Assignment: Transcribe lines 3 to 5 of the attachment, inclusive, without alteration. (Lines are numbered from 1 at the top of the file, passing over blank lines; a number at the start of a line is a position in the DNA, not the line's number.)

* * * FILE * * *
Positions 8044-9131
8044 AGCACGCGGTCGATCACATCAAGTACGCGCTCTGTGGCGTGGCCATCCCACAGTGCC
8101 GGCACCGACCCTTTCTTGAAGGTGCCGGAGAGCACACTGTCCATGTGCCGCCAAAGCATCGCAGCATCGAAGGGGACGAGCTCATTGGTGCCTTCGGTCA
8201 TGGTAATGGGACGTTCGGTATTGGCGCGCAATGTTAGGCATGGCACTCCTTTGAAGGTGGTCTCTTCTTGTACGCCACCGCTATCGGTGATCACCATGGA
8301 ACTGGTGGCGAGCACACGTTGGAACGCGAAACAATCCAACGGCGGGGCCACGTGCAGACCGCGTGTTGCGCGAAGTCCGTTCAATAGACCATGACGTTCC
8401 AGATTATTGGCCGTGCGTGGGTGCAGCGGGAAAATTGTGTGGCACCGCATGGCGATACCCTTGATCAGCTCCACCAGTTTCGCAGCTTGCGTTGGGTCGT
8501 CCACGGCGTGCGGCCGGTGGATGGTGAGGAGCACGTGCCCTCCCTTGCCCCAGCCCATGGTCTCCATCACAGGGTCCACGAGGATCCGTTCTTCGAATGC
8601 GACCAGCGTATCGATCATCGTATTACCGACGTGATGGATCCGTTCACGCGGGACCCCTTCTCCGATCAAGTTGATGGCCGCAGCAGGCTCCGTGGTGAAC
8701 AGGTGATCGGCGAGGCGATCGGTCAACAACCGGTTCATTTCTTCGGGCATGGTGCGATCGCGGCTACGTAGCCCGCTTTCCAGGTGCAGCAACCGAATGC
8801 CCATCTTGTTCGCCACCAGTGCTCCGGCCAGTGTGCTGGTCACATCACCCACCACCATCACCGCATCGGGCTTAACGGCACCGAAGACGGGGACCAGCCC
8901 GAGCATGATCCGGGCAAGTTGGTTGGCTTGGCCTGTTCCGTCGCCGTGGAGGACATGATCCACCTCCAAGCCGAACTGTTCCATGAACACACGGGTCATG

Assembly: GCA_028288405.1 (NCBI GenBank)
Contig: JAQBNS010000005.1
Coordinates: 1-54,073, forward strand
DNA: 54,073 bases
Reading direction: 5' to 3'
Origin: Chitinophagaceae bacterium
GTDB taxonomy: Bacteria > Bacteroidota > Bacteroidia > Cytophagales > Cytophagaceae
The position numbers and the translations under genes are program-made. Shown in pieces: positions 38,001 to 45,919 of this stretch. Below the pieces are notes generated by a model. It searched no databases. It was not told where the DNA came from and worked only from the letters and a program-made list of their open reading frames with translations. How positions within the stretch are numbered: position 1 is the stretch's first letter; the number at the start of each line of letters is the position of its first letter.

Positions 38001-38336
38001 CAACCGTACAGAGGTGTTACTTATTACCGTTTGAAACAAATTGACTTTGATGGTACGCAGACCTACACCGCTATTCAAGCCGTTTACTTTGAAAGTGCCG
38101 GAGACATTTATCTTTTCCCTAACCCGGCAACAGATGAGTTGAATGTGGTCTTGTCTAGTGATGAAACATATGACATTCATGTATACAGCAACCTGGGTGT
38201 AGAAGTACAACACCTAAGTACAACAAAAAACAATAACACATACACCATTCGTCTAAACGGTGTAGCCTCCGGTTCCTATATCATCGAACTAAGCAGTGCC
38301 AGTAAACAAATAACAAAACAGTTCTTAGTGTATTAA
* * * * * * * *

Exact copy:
8101 GGCACCGACCCTTTCTTGAAGGTGCCGGAGAGCACACTGTCCATGTGCCGCCAAAGCATCGCAGCATCGAAGGGGACGAGCTCATTGGTGCCTTCGGTCA
8201 TGGTAATGGGACGTTCGGTATTGGCGCGCAATGTTAGGCATGGCACTCCTTTGAAGGTGGTCTCTTCTTGTACGCCACCGCTATCGGTGATCACCATGGA
8301 ACTGGTGGCGAGCACACGTTGGAACGCGAAACAATCCAACGGCGGGGCCACGTGCAGACCGCGTGTTGCGCGAAGTCCGTTCAATAGACCATGACGTTCC